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Heart 92:1501-1505 doi:10.1136/hrt.2005.083295
  • Congenital heart disease

Prenatally diagnosed pulmonary atresia with ventricular septal defect: echocardiography, genetics, associated anomalies and outcome

  1. S Vesel1,
  2. S Rollings2,
  3. A Jones2,
  4. N Callaghan2,
  5. J Simpson2,
  6. G K Sharland2
  1. 1University Medical Centre, Department of Paediatrics, Cardiology Unit, Ljubljana, Slovenia
  2. 2Fetal Cardiology Unit, Department of Congenital Heart Disease, Guy’s and St Thomas’ NHS Foundation Trust, London, UK
  1. Correspondence to:
    Dr Gurleen Sharland
    Fetal Cardiology Unit, 1st Floor, Evelina Children’s Hospital, St Thomas’ Hospital, Lambeth Palace Road, London SE1 7EH, UK; gurleen.sharland{at}gstt.nhs.uk
  • Accepted 3 March 2006
  • Published Online First 17 March 2006

Abstract

Objective: To assess the accuracy of prenatal diagnosis, the association with genetic and extracardiac anomalies, and outcome in fetuses with isolated pulmonary atresia with ventricular septal defect (PA-VSD).

Design and setting: Retrospective study in a tertiary centre for fetal cardiology.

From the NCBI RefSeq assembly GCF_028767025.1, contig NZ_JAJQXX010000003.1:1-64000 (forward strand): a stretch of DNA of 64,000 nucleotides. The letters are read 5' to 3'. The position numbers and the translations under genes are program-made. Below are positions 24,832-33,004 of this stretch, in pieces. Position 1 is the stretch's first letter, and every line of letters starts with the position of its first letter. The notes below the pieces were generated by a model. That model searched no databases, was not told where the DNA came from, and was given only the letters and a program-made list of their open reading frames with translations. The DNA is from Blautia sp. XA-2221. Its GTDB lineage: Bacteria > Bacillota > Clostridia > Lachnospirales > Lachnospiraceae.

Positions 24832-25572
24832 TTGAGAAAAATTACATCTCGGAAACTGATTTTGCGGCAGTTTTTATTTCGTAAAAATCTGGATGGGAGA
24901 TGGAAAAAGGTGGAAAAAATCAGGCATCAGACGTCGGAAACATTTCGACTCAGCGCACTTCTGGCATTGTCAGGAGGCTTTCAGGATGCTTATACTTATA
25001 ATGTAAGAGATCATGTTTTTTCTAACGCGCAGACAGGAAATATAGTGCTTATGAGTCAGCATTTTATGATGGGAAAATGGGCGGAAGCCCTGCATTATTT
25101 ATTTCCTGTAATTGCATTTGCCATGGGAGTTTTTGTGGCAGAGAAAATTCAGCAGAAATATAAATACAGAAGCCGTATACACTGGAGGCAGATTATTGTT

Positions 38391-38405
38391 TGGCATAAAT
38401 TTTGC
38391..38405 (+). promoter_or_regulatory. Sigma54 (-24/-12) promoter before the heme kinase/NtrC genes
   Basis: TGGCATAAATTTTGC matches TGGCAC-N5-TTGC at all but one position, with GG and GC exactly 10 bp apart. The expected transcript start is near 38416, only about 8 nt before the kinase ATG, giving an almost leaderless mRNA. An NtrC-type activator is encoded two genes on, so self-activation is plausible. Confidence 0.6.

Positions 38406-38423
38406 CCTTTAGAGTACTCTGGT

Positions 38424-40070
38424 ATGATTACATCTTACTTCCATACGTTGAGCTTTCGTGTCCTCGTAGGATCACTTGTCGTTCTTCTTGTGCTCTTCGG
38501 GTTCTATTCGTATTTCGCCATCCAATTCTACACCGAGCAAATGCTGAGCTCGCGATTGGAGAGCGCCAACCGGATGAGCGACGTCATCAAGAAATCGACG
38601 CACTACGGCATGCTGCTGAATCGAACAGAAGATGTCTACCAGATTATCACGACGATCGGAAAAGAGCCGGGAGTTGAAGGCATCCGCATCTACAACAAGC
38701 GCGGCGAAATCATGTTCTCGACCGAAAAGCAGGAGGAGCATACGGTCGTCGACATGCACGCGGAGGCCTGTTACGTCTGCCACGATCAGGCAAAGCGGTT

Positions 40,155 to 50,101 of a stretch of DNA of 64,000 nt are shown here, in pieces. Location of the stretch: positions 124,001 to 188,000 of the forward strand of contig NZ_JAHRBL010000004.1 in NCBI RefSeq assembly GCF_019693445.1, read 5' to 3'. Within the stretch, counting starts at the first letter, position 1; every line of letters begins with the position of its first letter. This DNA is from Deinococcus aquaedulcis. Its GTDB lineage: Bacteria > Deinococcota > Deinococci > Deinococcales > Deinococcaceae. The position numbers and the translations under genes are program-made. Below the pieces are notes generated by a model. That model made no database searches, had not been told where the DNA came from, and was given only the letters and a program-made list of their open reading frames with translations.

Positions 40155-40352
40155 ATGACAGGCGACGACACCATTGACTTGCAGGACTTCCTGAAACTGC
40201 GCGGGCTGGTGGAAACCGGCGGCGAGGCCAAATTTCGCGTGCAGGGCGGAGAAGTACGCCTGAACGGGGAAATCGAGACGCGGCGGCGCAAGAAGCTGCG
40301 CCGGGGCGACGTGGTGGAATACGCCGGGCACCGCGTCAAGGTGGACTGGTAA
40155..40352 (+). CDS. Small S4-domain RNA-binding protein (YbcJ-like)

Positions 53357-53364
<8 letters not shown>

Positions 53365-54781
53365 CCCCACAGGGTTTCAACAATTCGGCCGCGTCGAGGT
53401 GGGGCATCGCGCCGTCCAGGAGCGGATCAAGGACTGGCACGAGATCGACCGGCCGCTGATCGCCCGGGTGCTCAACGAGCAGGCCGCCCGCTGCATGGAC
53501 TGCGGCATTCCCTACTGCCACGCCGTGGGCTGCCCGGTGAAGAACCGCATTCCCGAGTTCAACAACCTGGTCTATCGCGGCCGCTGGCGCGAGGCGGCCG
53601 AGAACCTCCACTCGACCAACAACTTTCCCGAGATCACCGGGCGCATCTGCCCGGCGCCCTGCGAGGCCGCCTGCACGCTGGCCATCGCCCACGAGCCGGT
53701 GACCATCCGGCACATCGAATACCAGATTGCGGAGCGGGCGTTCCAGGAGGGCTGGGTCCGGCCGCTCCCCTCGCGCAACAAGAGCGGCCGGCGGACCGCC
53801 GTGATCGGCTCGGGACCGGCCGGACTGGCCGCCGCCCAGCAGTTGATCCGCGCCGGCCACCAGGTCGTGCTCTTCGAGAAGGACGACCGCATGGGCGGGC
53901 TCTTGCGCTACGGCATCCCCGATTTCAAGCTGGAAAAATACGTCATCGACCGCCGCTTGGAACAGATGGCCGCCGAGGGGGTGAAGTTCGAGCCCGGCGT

Patients and outcome measures: Echocardiographic video recordings of 27 consecutive fetuses with PA-VSD were reviewed for: (1) intracardiac anatomy; (2) presence of confluence and size of the branch pulmonary arteries; (3) source of pulmonary blood supply; and (4) side of the aortic arch. Postmortem and postnatal data were added. Karyotyping was performed in 25 patients and, in 23 of these, fluorescent in situ hybridisation to identify 22q11.2 deletion.

Results: PA-VSD was correctly diagnosed in 19 of 21 patients (90%) with postnatal or autopsy confirmation of diagnosis. Central pulmonary arteries were correctly identified in 79% (15/19), the source of pulmonary blood supply in 62% (13/21) and major aortopulmonary collateral arteries in 44% (4/9). Aneuploidy was detected in 4 of 25 patients (16%) and 22q11.2 deletion in 6 of 23 patients (26%). Five of 27 patients (19%) had extracardiac anomalies. Eleven pregnancies were interrupted. Eleven of 16 liveborn babies survived. Neonatal survival was 15 of 16 (94%, 95% confidence interval (CI) 70 to 100), one-year survival was 9 of 12 (75%, 95% CI 43 to 95) and two-year survival was 5 of 9 (56%, 95% CI 21 to 86).

Conclusion: PA-VSD can be diagnosed by fetal echocardiography with a high degree of accuracy. However, it can be difficult to determine the morphology of the central pulmonary arteries and to locate the source of pulmonary blood supply. In most liveborn infants, complete surgical repair can be achieved.

Footnotes

  • Published Online First 17 March 2006